Here continues our sleepless expedition through the history and magic of British fairy, as navigated through the looking-glass of Susanna Clarke’s Jonathan Strange & Mr Norrell. Having introduced our Shining Folk, compiled recipes for salves and ointments to bestow second sight of Them, considered relationships between the Gentry and the Dead, and pondered on the baptism of animals, we come to some regard of the land of Faerie itself.
‘Lost Hope is no dream. It is the finest of my mansions.’
‘Fairy magic is seductive, Mr Strange. Because by its very nature it is instinctual, impulsive and unpremeditated. But the creature uses allegiances with the forces of nature within the Christian world, our world, not his. Ergo, his curse will not affect us here.’
By bell, by book, or by the light of a misplaced bargain, various characters of our dear novel find themselves in the realm of the Fae, in the House of the Gentleman with the Thistledown Hair – the kingdom of Lost Hope.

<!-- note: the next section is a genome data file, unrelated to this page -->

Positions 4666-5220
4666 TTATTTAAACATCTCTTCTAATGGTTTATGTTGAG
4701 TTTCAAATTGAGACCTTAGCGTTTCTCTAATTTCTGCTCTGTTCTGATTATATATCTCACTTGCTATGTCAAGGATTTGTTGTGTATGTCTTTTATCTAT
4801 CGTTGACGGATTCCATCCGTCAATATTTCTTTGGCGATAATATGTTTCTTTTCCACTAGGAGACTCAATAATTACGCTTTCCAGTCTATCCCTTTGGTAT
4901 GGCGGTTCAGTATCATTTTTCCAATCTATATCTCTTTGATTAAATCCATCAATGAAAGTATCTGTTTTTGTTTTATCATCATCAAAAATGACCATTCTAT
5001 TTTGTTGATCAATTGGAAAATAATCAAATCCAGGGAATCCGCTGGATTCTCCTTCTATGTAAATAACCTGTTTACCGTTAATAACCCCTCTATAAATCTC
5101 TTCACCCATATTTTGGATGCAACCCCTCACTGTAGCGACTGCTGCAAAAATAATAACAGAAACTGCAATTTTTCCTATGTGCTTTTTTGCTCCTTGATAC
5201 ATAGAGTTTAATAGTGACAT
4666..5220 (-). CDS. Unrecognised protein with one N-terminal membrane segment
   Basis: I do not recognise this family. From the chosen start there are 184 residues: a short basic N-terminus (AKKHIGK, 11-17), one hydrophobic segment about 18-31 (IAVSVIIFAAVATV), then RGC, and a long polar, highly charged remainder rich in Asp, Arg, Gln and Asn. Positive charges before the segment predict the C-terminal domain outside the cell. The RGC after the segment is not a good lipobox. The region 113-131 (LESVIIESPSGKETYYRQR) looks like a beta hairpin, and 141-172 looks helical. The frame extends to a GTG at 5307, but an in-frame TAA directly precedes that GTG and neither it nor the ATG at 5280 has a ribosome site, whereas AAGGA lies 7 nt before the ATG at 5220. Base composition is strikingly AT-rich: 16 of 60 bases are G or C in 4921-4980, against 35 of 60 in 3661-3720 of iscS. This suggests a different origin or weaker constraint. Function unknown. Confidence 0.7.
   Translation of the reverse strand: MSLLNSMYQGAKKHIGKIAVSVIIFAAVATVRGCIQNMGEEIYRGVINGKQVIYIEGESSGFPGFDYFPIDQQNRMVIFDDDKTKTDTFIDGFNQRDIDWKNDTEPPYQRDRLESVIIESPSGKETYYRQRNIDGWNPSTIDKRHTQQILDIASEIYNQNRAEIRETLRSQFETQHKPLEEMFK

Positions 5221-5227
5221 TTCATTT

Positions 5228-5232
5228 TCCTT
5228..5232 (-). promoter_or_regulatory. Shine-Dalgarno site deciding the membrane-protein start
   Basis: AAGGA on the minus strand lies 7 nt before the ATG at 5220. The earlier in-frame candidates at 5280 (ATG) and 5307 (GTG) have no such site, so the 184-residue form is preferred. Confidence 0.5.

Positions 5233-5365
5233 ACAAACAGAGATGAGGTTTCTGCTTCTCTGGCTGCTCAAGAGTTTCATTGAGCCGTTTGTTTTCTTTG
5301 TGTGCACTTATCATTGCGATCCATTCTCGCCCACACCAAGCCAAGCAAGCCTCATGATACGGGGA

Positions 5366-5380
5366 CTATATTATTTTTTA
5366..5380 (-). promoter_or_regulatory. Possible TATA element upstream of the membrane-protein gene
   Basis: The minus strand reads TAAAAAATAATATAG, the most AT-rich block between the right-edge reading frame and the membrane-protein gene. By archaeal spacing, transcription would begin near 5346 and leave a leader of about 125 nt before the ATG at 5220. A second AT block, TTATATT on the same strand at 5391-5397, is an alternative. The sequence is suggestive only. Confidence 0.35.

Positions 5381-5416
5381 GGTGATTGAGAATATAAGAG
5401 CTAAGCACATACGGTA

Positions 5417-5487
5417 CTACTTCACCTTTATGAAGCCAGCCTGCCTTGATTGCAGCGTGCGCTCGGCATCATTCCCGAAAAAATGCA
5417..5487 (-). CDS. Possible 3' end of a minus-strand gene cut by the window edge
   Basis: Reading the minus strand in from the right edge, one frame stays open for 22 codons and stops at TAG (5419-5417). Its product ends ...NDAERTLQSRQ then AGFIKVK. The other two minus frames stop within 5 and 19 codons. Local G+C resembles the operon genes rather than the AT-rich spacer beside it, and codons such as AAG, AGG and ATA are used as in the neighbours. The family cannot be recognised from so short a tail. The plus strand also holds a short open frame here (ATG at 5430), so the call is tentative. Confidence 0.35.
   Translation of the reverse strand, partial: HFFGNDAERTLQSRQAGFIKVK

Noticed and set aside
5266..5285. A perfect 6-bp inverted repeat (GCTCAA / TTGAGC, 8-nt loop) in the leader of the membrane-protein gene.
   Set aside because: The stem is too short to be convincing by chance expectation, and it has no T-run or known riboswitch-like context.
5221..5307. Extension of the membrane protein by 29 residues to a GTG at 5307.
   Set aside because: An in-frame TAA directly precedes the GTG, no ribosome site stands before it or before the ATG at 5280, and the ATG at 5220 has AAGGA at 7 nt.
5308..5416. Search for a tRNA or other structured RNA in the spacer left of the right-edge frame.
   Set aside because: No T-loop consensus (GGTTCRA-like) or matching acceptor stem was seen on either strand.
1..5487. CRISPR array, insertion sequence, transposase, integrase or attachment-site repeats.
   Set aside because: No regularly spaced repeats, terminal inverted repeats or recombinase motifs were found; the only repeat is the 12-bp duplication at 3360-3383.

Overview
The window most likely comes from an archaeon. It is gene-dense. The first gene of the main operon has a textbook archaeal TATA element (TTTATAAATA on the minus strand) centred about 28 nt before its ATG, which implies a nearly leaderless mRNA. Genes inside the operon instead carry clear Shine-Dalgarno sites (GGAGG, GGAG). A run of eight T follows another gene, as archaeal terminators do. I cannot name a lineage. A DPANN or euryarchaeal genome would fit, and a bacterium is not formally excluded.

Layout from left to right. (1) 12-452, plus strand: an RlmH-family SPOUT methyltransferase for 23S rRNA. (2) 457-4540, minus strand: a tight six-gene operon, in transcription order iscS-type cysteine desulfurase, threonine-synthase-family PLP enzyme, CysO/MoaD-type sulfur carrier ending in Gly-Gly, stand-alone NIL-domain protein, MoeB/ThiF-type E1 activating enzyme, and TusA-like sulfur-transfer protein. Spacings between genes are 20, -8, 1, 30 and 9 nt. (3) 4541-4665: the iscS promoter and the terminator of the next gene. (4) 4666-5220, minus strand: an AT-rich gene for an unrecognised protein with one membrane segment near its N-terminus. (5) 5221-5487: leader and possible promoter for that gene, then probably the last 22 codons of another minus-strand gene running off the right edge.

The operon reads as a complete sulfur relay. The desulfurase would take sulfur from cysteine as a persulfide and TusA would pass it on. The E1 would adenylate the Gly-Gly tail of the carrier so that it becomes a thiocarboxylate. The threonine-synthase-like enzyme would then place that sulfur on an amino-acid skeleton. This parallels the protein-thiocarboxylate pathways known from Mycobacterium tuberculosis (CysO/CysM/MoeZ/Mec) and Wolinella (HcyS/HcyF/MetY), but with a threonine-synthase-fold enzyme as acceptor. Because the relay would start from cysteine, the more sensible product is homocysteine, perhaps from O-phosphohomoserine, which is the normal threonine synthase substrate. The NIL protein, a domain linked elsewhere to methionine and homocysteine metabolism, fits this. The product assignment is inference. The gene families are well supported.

But what does it mean to fall out of the mortal world? What kind of tale will you weave from this fall? And, perhaps most importantly, will there be dancing?
In a peculiar contagion of glamour, to speak of Fairyland is, somewhat necessarily, to speak of our tales of Fairyland. And in unrolling these old maps sketched in storylines, we begin to chart the very topology of both Here and Other Places. So when Thomas the Rhymer, eponymous hero of the medieval romance, is first enchanted by the Queen of Fair Elfland and whisked away with her he is shown three ‘fairlies’ or roads out of the mortal realm. The first appears narrow and ‘thick beset wi thorns and briers’, however despite its appearance ‘That is the path of righteousness, / Tho after it but few enquire’: it is the path to Heaven. Conversely, the ‘braid braid road’ to Hell seems to look inviting and even idyllic, yet in truth ‘is the path of wickedness’. The third road is the way to Faerie. The Queen tells Thomas:
‘And see not ye that bonny road,
Which winds about the fernie brae?
That is the road to fair Elfland,
Whe[re] you and I this night maun gae’